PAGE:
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How To Pay Off Tax Debt Fast

Tax debt can be difficult to pay down. Here are some strategies and tactics that can help

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How to Solve Tax Debt Problems

If you owe a tax debt to the Canada Revenue Agency (CRA), you might be wondering if there is anything you can do to make it easier to pay this debt. Unfortunately, the CRA charges compound daily interest on any outstanding tax debt, and this can make it difficult to pay what you owe, especially if you have a large tax debt or a debt that has been outstanding for a while.

However, there are still options that could help.

Negotiating with the CRA

One option that many people think of is trying to negotiate with the CRA to reduce the amount owing. However, this isn’t possible. The CRA will never negotiate and accept less than is owed to it. In the eyes of the agency, the tax debt is owed in full, that full payment is what the agency expects, and it will not take any less. In fact, the CRA has very strong collection powers and it uses these powers to enforce compliance. If you owe a tax debt and do not pay, the agency can freeze your bank account, garnish your wages, seize your assets, and much more. Since the CRA has such strong powers, it knows that it can get what is owed and, thus, it’s not willing to negotiate to lower the amount owing.

However, in some circumstances, it may be possible to reduce or eliminate penalties and interest charges.

Receiving Relief from Interest or Penalties

The CRA outlines are a very specific set of circumstances where relief will apply. Most of these situations involve circumstances where taxpayers are unable to meet their tax obligations due to circumstances beyond their control.

For instance, relief from penalties and interest may occur in situations that prevented a taxpayer from filing or making a payment when due, such as:

  • Natural or human-made disasters (such as fire or flood)
  • Civil disturbances or service disruptions (such as postal strikes)
  • Serious emotional or mental distress (such as the death of an immediate family member)
  • Serious illness or accident
  • Actions of the CRA, such as processing delays or incorrect information being provided

The Canada Revenue Agency may also consider reducing or waiving interest charges in situations of severe financial hardship. This includes circumstances where a taxpayer has experienced the loss of employment, situations where the accumulated interest represents a significant portion of the payments, and circumstances where paying the interest on your tax debt would cause a prolonged inability to afford the basic necessities of life.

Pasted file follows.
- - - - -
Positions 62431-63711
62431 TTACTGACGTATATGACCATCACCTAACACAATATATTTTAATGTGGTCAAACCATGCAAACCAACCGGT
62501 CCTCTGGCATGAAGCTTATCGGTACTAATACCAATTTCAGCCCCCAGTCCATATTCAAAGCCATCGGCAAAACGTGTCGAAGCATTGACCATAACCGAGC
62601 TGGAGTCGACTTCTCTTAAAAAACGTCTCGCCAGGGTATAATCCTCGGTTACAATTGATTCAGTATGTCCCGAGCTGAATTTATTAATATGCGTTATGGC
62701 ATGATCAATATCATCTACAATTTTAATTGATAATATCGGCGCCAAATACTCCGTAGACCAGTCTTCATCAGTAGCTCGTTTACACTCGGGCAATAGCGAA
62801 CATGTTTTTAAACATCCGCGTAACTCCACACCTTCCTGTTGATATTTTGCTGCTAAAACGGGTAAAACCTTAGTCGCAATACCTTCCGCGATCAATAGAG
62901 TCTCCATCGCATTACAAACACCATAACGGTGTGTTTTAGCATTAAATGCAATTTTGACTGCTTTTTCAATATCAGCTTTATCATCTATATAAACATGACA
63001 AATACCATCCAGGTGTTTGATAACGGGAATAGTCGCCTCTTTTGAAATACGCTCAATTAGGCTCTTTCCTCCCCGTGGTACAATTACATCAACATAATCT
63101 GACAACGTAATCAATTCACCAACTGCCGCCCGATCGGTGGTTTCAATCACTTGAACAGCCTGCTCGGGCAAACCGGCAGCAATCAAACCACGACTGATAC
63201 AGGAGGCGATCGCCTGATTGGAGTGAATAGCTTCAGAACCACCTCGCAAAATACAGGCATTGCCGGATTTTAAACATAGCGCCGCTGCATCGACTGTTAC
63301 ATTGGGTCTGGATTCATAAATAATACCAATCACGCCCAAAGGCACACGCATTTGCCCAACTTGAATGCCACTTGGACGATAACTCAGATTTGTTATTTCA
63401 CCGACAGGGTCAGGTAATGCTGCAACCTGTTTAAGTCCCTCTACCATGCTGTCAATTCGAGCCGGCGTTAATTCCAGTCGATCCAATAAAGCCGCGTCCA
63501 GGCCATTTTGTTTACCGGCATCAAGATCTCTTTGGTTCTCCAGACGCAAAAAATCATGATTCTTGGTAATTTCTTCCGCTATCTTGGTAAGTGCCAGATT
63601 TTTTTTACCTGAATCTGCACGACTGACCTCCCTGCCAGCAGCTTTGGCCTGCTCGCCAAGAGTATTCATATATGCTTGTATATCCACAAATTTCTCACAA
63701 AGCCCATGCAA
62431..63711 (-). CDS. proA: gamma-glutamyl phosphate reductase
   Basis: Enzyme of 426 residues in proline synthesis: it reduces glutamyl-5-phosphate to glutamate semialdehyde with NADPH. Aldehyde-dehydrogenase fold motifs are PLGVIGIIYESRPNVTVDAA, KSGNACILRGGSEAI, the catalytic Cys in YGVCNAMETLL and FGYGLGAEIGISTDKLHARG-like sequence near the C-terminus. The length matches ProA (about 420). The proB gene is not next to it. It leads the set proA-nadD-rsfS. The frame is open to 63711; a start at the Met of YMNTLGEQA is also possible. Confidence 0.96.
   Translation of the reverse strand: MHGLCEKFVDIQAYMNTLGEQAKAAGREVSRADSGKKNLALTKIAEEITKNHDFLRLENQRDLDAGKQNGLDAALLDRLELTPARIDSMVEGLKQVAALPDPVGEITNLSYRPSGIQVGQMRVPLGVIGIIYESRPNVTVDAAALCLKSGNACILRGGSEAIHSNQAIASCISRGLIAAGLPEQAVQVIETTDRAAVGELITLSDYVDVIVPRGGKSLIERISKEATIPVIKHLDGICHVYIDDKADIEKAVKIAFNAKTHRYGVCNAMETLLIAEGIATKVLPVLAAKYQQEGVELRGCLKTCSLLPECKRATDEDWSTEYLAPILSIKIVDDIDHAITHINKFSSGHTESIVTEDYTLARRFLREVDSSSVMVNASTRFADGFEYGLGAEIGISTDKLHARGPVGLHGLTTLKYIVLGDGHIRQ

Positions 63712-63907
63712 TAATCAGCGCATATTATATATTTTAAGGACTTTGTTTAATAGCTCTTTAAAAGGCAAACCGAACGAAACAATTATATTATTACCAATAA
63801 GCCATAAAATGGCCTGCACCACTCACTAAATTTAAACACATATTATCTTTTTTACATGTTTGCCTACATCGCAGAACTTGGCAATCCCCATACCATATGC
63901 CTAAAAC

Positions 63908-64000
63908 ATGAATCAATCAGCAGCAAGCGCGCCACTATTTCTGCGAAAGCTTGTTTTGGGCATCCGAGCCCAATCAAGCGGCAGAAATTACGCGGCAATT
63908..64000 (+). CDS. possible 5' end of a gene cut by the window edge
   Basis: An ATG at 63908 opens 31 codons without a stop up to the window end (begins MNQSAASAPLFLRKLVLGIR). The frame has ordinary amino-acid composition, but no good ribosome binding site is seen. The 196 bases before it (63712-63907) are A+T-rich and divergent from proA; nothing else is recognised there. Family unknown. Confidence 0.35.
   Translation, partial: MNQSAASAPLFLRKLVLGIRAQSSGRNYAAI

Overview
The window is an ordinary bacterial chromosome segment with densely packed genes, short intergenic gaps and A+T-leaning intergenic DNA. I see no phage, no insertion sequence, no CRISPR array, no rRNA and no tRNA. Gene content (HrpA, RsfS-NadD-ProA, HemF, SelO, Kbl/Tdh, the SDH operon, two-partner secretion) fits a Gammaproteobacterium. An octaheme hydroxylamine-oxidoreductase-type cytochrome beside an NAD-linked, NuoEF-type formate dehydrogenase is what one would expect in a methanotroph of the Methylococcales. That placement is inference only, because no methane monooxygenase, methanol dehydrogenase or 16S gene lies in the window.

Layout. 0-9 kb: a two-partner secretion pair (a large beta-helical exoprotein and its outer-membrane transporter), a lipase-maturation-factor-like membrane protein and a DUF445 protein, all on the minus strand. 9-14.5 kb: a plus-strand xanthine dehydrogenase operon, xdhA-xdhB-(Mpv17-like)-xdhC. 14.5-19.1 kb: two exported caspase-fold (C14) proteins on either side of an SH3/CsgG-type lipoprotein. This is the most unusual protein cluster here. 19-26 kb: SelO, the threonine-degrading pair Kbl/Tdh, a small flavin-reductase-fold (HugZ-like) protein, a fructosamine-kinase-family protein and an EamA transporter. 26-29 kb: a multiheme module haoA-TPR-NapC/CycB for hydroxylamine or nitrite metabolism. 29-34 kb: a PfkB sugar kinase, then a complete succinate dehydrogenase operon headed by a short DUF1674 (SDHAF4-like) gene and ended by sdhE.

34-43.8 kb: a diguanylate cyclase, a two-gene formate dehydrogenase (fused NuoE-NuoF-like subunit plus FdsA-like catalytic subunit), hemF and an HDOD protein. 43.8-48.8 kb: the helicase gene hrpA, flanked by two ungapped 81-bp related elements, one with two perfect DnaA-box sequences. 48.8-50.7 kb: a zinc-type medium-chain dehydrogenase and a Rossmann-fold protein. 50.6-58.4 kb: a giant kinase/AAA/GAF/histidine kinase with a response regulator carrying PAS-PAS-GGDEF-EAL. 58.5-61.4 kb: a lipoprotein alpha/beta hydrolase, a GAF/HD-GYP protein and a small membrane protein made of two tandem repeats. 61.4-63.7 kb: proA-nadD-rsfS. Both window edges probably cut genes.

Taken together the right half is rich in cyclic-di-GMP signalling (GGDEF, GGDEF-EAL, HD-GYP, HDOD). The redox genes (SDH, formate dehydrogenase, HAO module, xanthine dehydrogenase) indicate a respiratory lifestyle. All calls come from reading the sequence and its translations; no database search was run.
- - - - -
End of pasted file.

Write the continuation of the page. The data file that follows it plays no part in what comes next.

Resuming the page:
LITPro can help you to Reduce Your Debt By Up To 70%

    • You can keep your car, home, and RRSP
    • Stop harassing creditor calls immediately
    • Improve personal cash flow quickly
    • We negotiate your debt and provide a path to financial stability
    • Lowers your payment
    • Works with any level of credit score

If any of the above situations apply, a taxpayer or their authorized representative will need to complete a request to cancel or waive penalties or interest and provide supporting documentation. This means you must provide a complete and accurate description of why your situation warrants relief as well as evidence or supporting documentation to back up your claims.

The CRA may also grant relief in circumstances other than those listed here.

Legal Options to Reduce or Eliminate Tax Debt

If you are struggling to pay your bills as they become due and/or dealing with a large amount of debt, a Licensed Insolvency Trustee can help. A trustee is licensed by the federal Office of the Superintendent of Bankruptcy to provide information on debt relief options and administer certain insolvency processes, such as bankruptcies and consumer proposals.

Tax debt can be included in the bankruptcy or consumer proposal process. If you are struggling with debt, speaking with a trustee can help. Most trustees offer a free consultation where they will review your situation and provide you with details on the available options. If you decide to proceed with a process such as filing for bankruptcy or completing a consumer proposal, the tax debt you owe to the CRA can be included in the process. This means there is a legal option that can help you deal with your CRA tax debt.